A housing shortage, combined with sustained demand for offices and industrial buildings, means that anyone specialising in property, construction, planning and environment, should be busy in 2018. Devereux says that the Irish banks and a raft of alternative finance providers are gearing up to lend for residential, commercial and industrial building.
While the Irish recovery has gained momentum, solicitors say that 2017 was ‘solid but not spectacular’. Brexit and Donald Trump’s election left a cloud of uncertainty over Ireland, although this cleared as business adjusted to the new environment.
Large firms such as Matheson and Arthur Cox saw mergers and acquisitions slowing in early 2017 but speeding up to what O’Gorman describes as a frenzy in the closing months. Last year, 72 such transactions were notified to the country’s Competition and Consumer Protection Commission, a slight increase on the 67 notified in 2016.
Views are mixed on the rate at which deals will be done this year. Jackson says that there is activity, but much of it is internationally driven, some involving local subsidiaries of multinationals joining forces following deals done by their parents. His Matheson colleague Robert O’Shea, partner and head of corporate and commercial, believes Trump’s tax reforms will free up capital in the US. ‘From an Irish and European perspective that should be good news as companies are going to use that liquidity for mergers and acquisitions,’ he says.
Devereux observes that M&A lawyers have been busier, but notes that there are ‘some good deals’ being done.
The role that Ireland’s tax regime and its 12.5% charge on corporate profits play in luring investment make this an important practice area. O’Shea says that Matheson is seeing plenty of activity here.
‘It’s not just in the US that the tax reform debate is live,’ he points out. ‘There is movement at European level towards tax harmonisation and the Organisation for Economic Co-operation and Development’s recommendations on base erosion and profit shifting continue to be a live topic.’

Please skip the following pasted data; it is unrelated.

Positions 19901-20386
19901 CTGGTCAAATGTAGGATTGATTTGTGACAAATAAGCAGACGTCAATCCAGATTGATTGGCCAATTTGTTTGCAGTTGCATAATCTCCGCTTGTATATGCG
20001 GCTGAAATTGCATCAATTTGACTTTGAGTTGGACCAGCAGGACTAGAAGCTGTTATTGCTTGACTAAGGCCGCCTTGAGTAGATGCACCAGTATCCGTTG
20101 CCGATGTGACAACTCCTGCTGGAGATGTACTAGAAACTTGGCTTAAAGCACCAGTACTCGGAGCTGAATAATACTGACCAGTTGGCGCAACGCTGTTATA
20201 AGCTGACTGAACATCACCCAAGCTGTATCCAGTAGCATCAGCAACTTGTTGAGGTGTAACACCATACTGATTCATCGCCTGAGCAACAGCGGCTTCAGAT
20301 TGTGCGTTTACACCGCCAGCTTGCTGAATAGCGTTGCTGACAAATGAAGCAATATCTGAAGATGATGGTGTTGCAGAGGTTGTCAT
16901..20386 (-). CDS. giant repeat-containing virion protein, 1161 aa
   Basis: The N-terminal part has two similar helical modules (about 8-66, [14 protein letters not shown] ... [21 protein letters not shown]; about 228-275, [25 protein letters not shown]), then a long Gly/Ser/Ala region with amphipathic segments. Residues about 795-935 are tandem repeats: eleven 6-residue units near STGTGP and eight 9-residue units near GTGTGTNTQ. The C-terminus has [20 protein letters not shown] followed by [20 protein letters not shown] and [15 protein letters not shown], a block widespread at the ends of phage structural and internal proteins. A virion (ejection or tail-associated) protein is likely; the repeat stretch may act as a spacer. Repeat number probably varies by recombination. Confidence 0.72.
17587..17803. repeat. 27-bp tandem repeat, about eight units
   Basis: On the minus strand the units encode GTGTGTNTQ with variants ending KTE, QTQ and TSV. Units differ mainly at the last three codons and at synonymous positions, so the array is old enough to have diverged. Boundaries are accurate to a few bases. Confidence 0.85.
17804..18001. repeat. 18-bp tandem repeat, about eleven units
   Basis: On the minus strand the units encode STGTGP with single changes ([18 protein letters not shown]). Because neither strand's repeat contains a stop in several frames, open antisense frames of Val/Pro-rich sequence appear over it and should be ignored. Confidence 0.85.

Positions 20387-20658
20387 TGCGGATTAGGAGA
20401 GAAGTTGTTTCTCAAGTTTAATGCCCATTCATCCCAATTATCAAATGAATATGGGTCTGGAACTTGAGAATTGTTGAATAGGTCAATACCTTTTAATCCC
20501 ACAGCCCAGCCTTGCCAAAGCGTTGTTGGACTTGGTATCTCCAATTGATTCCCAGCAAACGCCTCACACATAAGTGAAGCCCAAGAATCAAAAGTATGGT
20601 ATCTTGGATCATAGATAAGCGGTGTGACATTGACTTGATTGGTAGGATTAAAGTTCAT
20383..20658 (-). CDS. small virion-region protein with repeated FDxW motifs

Funds are one of the great success stories of the Irish economy, along with pharma and technology, and we are very committed to this area.
- Brian O’Gorman, Arthur Cox
With this and the EU ruling on Apple’s Irish tax arrangements in mind, Ireland’s government is looking at changing its rules on control of foreign companies. One question is whether it follows the UK approach or takes a different position. That is something practitioners believe lawmakers will thrash out over the coming year.
In a move backed by the Department of Justice, Ireland hopes to cash in on its status as a common law country and position itself as a jurisdiction for international trade and transactions post-Brexit. However, solicitors stress that it will not be competing with the UK. Jackson argues that the question is really whether Brexit will spark an increase in activity under Irish law. ‘To a certain extent the answer to that has to be yes, but it will depend on whether there is a hard or soft Brexit,’ he says.
‘Then it becomes a question of what activity could be taking place in Ireland and what the nature of that activity will be and what legal work would be involved in it.’
Devereux agrees that there is little point in bidding to rival Britain. ‘English law has been the dominant law for international transactions and trade,’ he says. ‘Once Brexit comes, they are not going to meekly say we are going to resile from this and go away.
‘With corporate clients, it will be a question of advising them whether or not English law is the better governing law post-Brexit, or whether they can use the experience and talent that you have in Ireland.’
Nevertheless, he indicates that Irish solicitors could actively chase some of this work. ‘The short answer is that there will be opportunities and Ireland will not simply be sitting back hoping that some of these come our way,’ he says.
Barry O’Halloran is a senior business reporter with The Irish Times newspaper.